Congress Considers Setting Standards To Reduce Football Concussions
NPR: "A college player who recently committed suicide had a degenerative brain disease normally linked to much older players. It's prompting a new round of questions about safety in the dangerous game that Americans love. ... [Chronic traumatic encephalopathy] is the football concussion 'disease of the moment.' In the past couple of years, Boston University's Center for the Study of Traumatic Encephalopathy has revealed that many deceased NFL players had CTE. The symptoms include depression, erratic behavior and, ultimately, dementia" (Goldman, 9/23).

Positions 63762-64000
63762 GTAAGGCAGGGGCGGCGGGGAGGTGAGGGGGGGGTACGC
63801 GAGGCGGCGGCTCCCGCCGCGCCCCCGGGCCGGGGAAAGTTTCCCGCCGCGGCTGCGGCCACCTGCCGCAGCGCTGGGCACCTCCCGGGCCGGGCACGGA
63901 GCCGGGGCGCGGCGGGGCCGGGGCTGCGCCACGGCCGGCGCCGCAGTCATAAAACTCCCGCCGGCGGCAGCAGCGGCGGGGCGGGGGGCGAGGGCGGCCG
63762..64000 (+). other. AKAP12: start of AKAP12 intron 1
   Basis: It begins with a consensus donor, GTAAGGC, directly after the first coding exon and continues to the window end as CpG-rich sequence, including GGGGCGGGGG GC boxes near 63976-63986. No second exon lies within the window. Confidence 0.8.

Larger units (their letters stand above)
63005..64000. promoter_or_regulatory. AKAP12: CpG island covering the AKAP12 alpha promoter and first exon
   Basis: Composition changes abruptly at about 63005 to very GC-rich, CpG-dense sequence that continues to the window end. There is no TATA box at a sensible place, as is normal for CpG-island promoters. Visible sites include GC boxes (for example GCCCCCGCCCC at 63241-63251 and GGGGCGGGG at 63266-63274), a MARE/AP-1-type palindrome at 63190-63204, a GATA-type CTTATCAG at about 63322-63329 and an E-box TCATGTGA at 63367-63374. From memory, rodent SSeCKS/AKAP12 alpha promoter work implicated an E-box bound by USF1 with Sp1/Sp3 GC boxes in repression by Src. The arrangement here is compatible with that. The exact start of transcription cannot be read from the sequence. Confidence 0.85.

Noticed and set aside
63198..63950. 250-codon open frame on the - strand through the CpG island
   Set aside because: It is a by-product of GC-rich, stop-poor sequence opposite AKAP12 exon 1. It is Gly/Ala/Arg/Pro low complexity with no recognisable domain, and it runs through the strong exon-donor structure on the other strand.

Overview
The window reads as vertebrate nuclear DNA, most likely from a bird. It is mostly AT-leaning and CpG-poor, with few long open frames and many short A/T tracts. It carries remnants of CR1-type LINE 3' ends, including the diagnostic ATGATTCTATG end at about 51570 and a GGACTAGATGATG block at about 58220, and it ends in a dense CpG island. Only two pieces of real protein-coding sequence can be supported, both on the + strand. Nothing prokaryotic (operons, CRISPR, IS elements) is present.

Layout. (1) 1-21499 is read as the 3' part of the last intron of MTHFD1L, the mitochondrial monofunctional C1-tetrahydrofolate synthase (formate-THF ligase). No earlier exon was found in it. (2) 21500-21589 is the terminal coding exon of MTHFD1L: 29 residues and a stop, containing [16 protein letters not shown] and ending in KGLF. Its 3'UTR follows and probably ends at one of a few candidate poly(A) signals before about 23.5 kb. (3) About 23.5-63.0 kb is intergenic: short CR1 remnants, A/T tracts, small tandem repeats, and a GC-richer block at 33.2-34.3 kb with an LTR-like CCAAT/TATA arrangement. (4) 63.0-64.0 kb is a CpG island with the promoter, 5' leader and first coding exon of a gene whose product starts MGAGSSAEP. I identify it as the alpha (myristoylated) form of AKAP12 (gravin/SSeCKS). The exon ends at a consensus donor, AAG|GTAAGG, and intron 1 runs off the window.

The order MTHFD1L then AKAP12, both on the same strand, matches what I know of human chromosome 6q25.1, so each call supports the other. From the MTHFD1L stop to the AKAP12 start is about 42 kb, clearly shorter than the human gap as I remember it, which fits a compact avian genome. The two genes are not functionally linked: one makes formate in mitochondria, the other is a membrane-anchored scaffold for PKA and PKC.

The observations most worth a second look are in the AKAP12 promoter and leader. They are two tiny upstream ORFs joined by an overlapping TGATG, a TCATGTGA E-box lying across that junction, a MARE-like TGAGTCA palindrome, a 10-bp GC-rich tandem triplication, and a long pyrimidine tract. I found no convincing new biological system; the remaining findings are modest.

"Congress is considering a bill that would establish standards for student-athletes who get concussions," CNN reports. "A Government Accountability Office found that between the 2005 and 2008 school years, an estimated 400,000 concussions occurred in high school sports. ... The bill called the Protecting Student Athletes from Concussions Act would enforce evaluations for students who have suffered concussions before they return to play." The measure has been backed by the NFL, and requires all U.S. schools to develop policies and methods for concussion education and training of school, parents, students and coaches" (Park, 9/23).This is part of the KHN Morning Briefing, a summary of health policy coverage from major news organizations. Sign up for an email subscription.